Often – when I see a bird in flight – swooping low and climbing again – I’m reminded of the words of the profoundly beautiful poem written by John Gillespie. He died at the age of 19 during WW2. The poem was written about his experience as a pilot in The Royal Canadian Air Force – but it has always made me think about how a bird must see the world.
How incredible to be a bird – the gift of flight – the freedom to soar!
Oh! I have slipped the surly bonds of Earth
And danced the skies on laughter-silvered wings;
Sunward I’ve climbed, and joined the tumbling mirth
of sun-split clouds – and done a hundred things
You have not dreamed of – wheeled and soared and swung
High in the sunlit silence. Hov’ring there,
I’ve chased the shouting wind along, and flung
My eager craft through footless halls of air….
Up, up the long, delirious, burning blue
I’ve topped the wind-swept heights with easy grace.
Where never lark, or even eagle flew –
And, while with silent, lifting mind I’ve trod
The high untrespassed sanctity of space,
– Put out my hand, and touched the face of God.
Every imaginable size, shape and colour of bird exists on our planet – from the delicate beauty of the Hummingbird to the mighty Eagle, the saucy Crow, the exotic Parrot and the noble Canada Goose – who bonds for life and mourns deeply if his mate is lost. The iconic Canada Loon is a mainstay of life on the lake for summer cottage dwellers.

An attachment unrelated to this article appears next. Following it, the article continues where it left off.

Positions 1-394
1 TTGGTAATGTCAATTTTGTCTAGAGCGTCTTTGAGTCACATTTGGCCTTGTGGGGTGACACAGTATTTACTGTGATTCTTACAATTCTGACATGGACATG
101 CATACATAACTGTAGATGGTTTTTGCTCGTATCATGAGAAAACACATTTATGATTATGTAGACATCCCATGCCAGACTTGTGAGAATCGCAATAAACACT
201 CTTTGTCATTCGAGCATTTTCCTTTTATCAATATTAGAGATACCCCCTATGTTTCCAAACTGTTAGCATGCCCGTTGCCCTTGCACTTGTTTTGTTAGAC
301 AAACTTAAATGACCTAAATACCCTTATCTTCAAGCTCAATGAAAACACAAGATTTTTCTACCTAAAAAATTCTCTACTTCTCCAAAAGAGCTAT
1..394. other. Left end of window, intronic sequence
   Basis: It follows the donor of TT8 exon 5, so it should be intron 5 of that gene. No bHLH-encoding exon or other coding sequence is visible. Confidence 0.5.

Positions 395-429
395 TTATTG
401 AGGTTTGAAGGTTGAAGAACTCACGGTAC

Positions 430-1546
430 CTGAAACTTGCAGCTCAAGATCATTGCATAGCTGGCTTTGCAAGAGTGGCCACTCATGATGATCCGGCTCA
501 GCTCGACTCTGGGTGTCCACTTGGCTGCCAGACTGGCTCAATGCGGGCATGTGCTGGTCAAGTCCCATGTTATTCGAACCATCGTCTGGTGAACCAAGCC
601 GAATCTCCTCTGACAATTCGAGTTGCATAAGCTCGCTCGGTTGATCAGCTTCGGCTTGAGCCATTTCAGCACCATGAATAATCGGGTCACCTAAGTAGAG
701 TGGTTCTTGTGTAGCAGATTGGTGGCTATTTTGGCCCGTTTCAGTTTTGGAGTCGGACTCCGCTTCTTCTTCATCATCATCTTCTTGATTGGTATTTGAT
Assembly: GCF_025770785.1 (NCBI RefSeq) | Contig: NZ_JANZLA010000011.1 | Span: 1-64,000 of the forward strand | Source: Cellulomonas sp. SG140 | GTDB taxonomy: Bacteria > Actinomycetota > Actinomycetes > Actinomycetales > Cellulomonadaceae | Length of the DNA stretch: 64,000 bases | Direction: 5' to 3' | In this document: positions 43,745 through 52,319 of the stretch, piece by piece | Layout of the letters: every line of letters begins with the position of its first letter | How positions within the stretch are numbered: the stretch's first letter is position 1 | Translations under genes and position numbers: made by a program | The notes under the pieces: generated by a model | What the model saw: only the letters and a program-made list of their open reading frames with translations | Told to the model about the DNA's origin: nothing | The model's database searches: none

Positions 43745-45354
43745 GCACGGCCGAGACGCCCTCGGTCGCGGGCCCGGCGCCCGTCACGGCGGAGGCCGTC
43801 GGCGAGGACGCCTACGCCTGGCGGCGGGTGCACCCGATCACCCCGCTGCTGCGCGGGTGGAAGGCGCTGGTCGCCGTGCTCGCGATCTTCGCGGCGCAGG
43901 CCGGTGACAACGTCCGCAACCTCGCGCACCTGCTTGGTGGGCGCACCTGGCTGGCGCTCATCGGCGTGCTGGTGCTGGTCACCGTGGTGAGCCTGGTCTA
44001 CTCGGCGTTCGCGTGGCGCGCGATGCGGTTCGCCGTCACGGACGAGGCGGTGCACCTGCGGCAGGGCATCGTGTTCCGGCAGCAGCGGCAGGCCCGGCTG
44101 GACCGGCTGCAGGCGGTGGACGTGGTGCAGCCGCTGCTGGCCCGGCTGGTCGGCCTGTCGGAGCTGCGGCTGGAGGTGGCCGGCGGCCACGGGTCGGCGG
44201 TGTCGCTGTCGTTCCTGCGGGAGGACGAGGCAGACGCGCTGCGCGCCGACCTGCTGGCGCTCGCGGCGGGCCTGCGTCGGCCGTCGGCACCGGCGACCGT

All birds have their role to play in life and we should help them if and when they’re in peril. They face many challenges in the world today – some that you might not think of readily.
Disturbed, migratory pathways due to human conflict.
Airplanes – very common with Canada Geese.
Pleasure hunting and hunting birds that are deemed to be a niusance.
Poaching – especially rare and exotic birds that are taken and sold for enormous profit.
City Life can be very difficult for birds.
City Buildings at night and car strikes.
Winter feeding by people. If you are going to feed them all year – then make that commitment. Don’t feed them all year and then switch to winter feeding only. Be consistent. Otherwise feed them only from November until April.
The world would be a lesser place without bird songs – and chirps – so make their lives easier when you can!